Why words like mistress, and cheating are on their way out. The language of Non-Monogamy

Non-Monogamy is rapidly moving up the list of most common topics I see in my office. The culture of sexual openness is advancing quickly it seems. More and more people are asking me about swinging, polyamory, and ethical non-monogamy in my office. People struggle to find Clinical information about a topic that has only been in our repertoire for a short time. There hasn’t had time to develop words bout non-monogamy to describe them sufficiently.
I posted an article about the case for new erotic language on our wearetheducklings Facebook group and the discussion was vibrant. We need to develop new language. And some of it is evolving. Words like compursion ( excited for your partner’s happiness about playing/loving someone else), and metamour – your partner’s partner. These are considered commonplace in the non-monogamy communities and are part of the lexicon to those who follow these discussions.
But we were still struggling. We had a conversation about new non-monogamy words in our wearetheducklings .com closed
“We use words like Wally’s and Vinny’s. Wally’s are the guys who stare and are super creepy (think of THAT guy in the back of obsession). Vinny’s are guys who think they are God’s gift to women and come off as jerks – I guess similar to McBains. There is also SAM’s – Single awesome male who knows how to go to a lifestyle party and not be one of these guys.”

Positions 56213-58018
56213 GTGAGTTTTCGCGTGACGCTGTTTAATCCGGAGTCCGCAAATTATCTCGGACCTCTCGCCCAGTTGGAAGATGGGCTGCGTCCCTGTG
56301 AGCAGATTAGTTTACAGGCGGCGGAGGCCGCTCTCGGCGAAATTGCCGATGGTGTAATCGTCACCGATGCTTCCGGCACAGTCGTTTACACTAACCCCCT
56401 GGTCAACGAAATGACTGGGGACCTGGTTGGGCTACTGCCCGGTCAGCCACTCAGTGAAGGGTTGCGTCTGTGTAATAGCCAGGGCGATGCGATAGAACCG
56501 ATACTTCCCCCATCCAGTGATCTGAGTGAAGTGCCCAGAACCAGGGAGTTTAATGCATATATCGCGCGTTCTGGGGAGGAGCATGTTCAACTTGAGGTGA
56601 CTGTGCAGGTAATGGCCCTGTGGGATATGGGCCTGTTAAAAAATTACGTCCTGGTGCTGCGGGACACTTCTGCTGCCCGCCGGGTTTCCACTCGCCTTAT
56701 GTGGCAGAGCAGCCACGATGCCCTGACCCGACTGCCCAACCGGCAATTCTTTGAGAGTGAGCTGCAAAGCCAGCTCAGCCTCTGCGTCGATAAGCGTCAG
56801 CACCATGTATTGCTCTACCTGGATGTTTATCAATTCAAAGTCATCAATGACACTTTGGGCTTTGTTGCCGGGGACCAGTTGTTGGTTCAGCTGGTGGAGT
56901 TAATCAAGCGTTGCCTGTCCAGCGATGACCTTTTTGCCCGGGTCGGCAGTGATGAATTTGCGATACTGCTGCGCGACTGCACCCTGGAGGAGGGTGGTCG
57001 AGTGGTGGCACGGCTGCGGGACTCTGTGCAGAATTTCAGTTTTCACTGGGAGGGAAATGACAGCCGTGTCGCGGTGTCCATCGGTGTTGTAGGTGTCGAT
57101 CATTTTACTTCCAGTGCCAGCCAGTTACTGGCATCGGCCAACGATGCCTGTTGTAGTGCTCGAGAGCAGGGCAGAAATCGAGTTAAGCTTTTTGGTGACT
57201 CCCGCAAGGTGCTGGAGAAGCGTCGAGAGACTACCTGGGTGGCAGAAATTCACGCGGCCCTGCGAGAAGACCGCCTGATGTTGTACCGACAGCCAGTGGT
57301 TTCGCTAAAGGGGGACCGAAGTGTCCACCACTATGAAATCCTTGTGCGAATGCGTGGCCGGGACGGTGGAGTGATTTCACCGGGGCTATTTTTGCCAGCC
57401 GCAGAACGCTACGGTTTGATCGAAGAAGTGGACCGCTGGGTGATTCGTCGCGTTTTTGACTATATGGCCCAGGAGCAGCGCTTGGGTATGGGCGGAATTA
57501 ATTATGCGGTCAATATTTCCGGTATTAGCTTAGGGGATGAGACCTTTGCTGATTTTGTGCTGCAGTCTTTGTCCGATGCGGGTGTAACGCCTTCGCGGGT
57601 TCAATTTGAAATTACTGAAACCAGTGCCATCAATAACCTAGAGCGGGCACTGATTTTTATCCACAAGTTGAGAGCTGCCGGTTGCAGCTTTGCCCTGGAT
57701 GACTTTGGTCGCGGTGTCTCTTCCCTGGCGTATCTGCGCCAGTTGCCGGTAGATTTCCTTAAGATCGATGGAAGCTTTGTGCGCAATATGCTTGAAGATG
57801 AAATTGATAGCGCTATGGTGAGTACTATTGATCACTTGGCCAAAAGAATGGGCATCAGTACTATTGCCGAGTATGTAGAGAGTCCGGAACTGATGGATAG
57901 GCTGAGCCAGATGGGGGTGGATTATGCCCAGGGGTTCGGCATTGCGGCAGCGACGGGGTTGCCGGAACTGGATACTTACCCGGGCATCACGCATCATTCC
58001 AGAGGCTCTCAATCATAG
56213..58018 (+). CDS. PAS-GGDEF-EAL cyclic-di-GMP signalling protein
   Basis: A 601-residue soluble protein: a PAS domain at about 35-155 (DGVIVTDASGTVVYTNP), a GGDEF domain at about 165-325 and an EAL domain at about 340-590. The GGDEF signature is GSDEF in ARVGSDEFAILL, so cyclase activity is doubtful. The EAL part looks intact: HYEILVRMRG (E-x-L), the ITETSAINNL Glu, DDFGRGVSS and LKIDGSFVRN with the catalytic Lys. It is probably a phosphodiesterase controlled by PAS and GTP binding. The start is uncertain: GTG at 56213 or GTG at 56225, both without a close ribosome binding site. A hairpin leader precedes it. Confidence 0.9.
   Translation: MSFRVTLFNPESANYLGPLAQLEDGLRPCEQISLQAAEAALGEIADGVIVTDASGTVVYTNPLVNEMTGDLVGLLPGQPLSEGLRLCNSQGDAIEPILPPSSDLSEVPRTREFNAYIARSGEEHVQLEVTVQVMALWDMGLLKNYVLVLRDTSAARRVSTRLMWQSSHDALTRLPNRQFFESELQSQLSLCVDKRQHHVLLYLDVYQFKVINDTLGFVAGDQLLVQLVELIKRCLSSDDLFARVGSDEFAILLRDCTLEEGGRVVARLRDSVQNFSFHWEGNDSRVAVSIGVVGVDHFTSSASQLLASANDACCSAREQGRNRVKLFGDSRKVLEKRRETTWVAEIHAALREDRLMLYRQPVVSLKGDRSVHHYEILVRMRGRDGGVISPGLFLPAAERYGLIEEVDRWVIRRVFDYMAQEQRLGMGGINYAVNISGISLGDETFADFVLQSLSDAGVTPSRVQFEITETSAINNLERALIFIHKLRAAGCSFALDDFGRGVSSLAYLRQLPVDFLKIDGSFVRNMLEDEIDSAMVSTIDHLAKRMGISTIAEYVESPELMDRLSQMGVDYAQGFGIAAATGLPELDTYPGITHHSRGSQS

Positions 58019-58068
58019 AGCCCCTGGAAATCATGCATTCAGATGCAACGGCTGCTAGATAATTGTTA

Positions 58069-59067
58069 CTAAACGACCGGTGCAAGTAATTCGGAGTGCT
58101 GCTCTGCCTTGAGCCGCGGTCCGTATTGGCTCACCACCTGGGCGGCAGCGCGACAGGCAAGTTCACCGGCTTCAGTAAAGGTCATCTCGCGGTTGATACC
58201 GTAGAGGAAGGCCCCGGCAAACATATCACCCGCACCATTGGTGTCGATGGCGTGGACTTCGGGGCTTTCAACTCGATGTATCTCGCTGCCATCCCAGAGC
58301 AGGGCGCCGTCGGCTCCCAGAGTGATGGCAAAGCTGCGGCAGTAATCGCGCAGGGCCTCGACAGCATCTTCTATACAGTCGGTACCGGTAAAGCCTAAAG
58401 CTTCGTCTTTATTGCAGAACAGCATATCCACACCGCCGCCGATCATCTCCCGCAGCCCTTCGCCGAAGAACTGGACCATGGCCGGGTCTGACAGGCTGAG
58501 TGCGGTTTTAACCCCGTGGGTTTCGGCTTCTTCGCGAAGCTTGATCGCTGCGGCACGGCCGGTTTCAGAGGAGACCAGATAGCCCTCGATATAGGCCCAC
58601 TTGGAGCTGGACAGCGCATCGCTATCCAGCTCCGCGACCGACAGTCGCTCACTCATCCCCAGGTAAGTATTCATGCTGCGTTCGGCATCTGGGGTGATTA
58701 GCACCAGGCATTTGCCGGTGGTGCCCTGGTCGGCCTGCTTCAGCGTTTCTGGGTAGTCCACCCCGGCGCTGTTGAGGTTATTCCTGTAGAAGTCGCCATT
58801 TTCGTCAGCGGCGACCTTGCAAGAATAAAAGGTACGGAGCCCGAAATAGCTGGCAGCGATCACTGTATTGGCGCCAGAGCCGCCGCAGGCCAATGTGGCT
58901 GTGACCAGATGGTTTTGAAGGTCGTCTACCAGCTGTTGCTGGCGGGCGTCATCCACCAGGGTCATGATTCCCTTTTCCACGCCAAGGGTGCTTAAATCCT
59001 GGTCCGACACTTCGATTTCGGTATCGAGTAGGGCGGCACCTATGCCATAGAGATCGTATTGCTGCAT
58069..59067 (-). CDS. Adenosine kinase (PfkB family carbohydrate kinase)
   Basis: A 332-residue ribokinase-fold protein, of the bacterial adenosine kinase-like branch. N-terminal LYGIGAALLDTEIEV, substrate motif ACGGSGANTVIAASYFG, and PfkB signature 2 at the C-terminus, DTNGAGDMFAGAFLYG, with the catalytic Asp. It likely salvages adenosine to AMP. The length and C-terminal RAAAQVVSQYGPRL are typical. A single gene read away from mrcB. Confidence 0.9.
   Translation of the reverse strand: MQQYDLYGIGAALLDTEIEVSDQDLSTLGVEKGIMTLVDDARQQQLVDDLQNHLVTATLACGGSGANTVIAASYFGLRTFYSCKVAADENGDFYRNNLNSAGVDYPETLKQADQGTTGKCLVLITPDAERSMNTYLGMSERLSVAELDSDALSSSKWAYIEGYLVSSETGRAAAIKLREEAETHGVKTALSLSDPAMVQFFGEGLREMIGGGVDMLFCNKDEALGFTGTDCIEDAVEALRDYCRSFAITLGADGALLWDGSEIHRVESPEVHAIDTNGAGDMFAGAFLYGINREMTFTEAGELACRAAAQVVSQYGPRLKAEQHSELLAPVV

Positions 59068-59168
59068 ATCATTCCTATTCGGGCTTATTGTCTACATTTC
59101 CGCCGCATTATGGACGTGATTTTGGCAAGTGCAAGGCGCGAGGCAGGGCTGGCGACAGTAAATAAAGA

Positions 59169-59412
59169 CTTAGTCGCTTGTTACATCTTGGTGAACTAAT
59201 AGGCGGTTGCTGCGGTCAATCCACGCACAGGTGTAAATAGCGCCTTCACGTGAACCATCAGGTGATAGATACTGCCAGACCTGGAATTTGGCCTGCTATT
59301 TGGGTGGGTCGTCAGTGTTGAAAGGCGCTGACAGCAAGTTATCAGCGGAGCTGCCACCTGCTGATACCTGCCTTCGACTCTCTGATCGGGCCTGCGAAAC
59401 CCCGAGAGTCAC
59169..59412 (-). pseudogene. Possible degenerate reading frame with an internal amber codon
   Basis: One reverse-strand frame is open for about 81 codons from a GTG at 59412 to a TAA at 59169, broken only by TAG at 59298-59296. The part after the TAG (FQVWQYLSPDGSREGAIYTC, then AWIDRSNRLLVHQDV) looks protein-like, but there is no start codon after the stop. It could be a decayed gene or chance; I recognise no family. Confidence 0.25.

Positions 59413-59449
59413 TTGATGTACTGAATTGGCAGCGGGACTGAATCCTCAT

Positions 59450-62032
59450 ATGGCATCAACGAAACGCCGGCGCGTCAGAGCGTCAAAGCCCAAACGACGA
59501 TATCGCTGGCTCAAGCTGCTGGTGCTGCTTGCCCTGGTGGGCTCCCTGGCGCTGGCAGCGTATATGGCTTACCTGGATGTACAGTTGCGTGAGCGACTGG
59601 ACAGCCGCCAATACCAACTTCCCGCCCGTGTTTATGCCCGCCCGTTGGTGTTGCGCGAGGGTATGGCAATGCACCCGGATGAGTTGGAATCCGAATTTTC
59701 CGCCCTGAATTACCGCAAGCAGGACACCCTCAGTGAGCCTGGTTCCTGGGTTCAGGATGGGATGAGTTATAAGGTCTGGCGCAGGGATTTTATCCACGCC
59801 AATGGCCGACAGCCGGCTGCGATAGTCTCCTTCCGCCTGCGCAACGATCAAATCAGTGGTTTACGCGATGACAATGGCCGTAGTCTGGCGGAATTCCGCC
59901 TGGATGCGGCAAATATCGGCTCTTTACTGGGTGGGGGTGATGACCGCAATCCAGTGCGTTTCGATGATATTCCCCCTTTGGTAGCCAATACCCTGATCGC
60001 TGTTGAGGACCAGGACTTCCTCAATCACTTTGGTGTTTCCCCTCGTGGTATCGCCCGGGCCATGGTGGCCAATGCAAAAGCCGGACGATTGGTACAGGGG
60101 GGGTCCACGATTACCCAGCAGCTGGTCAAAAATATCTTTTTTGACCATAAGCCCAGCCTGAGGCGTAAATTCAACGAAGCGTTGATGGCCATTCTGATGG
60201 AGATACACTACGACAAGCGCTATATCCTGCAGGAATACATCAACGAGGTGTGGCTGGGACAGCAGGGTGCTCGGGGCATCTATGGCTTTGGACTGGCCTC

A McBain (from the Simpson’s) is someone who talks up your partner with no respect for the relationship. “To be McBained. Imagine you and I are talking and someone decides to barge in, places his back to you and cuts you out completely and physically out of the conversation to start making time with me. No regard for anyone else (either you or me), just regard for himself. Can be a woman doing this too.”
Pool hugs – Pool hugs is just a happy group of us, with or without clothes, just hugging, loving (not sexually) one another. Think of a bunch of us in the pool doing this.
Erotic language has at time been challenging. Slut shaming vs. owning the word, being marginalized as a mistress (a woman you have an affair with) vs a Mistress (a dominate woman) and you can understand the confusion.
There is a great quote about sex and language in the blog The Case for new erotic language by D Saah
“I often wonder how different my early sexual experiences would’ve been if the words, advice, and conversations about sex sounded more like:
“Masturbation is a great way to bring yourself pleasure and learn your body.”
“If penetration hurts, do something else that makes you feel good.”
“It’s okay to use lube!”
“Communicate and negotiate with others about the things you want to experience and your boundaries.”
“Your pussy deserves to be licked.”
As Kid Fury and Crissle often say, “words mean things” and currently the words we use to describe the kind of sexual experiences we have are insufficient and quite frankly outdated.”
I wholeheartedly agree. Where are the linguists in our culture who can cunningly design some new words? We sure need more of that. Smile.